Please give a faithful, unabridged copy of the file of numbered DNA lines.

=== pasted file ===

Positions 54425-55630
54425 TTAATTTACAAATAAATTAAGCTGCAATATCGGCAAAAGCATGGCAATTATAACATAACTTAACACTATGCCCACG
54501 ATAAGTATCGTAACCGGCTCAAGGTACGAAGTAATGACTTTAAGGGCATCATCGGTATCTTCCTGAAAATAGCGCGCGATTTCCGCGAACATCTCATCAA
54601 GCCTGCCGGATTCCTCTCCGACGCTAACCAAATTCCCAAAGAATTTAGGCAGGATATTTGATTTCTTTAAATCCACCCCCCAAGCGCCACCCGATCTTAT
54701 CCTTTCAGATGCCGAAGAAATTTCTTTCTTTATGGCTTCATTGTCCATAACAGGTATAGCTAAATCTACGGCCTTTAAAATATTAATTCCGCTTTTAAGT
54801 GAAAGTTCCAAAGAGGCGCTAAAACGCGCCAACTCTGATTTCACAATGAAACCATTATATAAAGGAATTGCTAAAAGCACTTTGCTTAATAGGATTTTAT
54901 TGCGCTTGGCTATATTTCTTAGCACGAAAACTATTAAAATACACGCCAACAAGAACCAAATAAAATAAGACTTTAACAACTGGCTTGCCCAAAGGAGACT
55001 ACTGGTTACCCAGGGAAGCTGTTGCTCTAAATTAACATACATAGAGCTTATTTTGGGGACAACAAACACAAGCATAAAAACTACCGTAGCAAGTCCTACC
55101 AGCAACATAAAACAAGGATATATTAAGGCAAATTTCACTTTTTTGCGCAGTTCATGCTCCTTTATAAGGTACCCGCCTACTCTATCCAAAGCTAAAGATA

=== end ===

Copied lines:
Positions 54425-55630
54425 TTAATTTACAAATAAATTAAGCTGCAATATCGGCAAAAGCATGGCAATTATAACATAACTTAACACTATGCCCACG
54501 ATAAGTATCGTAACCGGCTCAAGGTACGAAGTAATGACTTTAAGGGCATCATCGGTATCTTCCTGAAAATAGCGCGCGATTTCCGCGAACATCTCATCAA
54601 GCCTGCCGGATTCCTCTCCGACGCTAACCAAATTCCCAAAGAATTTAGGCAGGATATTTGATTTCTTTAAATCCACCCCCCAAGCGCCACCCGATCTTAT
54701 CCTTTCAGATGCCGAAGAAATTTCTTTCTTTATGGCTTCATTGTCCATAACAGGTATAGCTAAATCTACGGCCTTTAAAATATTAATTCCGCTTTTAAGT
54801 GAAAGTTCCAAAGAGGCGCTAAAACGCGCCAACTCTGATTTCACAATGAAACCATTATATAAAGGAATTGCTAAAAGCACTTTGCTTAATAGGATTTTAT
54901 TGCGCTTGGCTATATTTCTTAGCACGAAAACTATTAAAATACACGCCAACAAGAACCAAATAAAATAAGACTTTAACAACTGGCTTGCCCAAAGGAGACT
55001 ACTGGTTACCCAGGGAAGCTGTTGCTCTAAATTAACATACATAGAGCTTATTTTGGGGACAACAAACACAAGCATAAAAACTACCGTAGCAAGTCCTACC
55101 AGCAACATAAAACAAGGATATATTAAGGCAAATTTCACTTTTTTGCGCAGTTCATGCTCCTTTATAAGGTACCCGCCTACTCTATCCAAAGCTAAAGATA